The current slogan for Diet Coke is “Because I Can.” That may be a positive message for humans to pursue life goals, but as far as a veterinary treatment for equine colic, not so much.

Dr. Oliver Liyou, an Australian vet, posted on Equine Veterinary & Dental Services Pty Facebook page about using Diet Coke to break down a gastric mass inside a horse’s stomach when more traditional methods had failed.

According to the website The Paulick Report, Dr. Liyou was called to treat an eight-year-old stock horse gelding with symptoms including a dull, dry coat and otherwise poor condition, all tell-tale signs of gastric ulcers. However, during a gastric endoscopy, Dr. Liyou was was shocked to discover a mass the size of a football.

And that’s where the use of the fizzy brown drink came into play. Remember that urban legend that ascertained you could dissolve a tooth or a penny in a glass of coke? There might be some truth to it after all.

“Based on recommendations made by other practicing veterinarians and a scientific paper on the use of it treating similar cases, I chose to try Diet Coke to help dissolve the mass,” said Liyou.

The first treatment was using a stomach tube to feed two liters of Diet Coke into the horse. When re-scoped two hours after this initial “drench” the mass had softened. Dr. Liyou then increased the liquid treatment to three litres, and after two hours the mass had turned into “a soft, soup-like concoction in the stomach.” To flush out the stomach the horse was given eight litres of water and electrolytes to move the material. By the next morning, after only giving the horse access to water, the impaction was gone.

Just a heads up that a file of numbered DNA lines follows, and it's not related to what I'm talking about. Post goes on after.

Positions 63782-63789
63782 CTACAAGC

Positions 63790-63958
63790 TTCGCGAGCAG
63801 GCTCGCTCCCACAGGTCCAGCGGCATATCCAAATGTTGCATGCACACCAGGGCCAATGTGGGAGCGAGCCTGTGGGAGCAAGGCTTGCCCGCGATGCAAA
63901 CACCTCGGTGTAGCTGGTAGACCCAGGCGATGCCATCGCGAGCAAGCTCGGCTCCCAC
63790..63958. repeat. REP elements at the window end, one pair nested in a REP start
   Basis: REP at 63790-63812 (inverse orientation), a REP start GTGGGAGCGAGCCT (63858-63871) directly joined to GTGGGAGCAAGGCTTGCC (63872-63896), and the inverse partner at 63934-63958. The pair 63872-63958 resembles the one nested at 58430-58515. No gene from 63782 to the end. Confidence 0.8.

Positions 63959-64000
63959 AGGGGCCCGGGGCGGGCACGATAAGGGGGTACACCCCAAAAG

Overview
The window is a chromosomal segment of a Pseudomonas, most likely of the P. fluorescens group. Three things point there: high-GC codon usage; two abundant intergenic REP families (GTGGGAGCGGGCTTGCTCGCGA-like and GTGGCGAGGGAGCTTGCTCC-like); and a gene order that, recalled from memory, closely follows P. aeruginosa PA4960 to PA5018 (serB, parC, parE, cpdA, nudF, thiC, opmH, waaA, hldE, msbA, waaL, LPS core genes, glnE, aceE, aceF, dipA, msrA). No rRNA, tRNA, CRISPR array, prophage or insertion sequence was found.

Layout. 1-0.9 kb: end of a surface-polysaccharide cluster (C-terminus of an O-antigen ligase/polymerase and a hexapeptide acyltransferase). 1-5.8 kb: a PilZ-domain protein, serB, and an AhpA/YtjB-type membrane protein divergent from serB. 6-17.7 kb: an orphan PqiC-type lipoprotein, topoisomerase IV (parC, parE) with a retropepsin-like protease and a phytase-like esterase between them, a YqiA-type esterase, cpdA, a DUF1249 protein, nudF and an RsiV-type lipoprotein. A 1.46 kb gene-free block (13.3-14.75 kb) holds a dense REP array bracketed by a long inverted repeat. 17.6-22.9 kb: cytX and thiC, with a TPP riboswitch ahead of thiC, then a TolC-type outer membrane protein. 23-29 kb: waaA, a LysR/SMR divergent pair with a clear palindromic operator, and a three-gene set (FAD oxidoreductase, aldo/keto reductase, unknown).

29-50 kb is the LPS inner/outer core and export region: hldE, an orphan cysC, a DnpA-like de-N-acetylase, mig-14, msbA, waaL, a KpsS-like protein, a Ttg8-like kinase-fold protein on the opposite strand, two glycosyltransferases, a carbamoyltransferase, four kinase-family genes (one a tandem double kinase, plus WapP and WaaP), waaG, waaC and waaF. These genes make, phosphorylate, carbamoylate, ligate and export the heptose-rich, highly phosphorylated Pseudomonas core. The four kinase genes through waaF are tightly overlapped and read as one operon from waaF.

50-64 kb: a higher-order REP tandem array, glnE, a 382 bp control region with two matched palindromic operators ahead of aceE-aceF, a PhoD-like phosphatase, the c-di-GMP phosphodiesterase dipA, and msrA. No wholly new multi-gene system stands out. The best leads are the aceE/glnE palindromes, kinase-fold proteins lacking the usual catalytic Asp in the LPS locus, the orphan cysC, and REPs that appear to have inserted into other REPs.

According to the original FB post, “the reason Diet Coke works is that is has a pH of 2.6 from the phosphoric and carbonic acid, so the acid, along with the bubbles, help to penetrate and break up the cellulose fibre impaction. Regular Coke has far too much sugar and could cause the horse to get laminitis. There were no ill effects from the Diet Coke or the scoping and fasting procedure.” The post also notes that the horse’s coat, body condition and energy levels improved and he continued to gain weight and be healthy in the three weeks following the treatment.

There have been other cases of Diet Coke helping horses and ponies with impactions, but it is not considered a gold-standard treatment by any means. In fact, Dr. Liyou is said to be concerned that readers of his viral post – which reached 1.5 million people and received 6.5 thousand likes – missed the point. His intent was to demonstrate the importance of gastric endoscopy to ensure that treatment is accurate – meaning to confirm gastric ulcers versus a stomach impaction. There are multiple treatments employed by vets to resolve such impactions, including surgery. Diet Coke is not the go-to, nor should horse owners attempt to treat their animals without the guidance of their vet. However, it is a treatment that vets may consider if all else fails and surgery isn’t an option.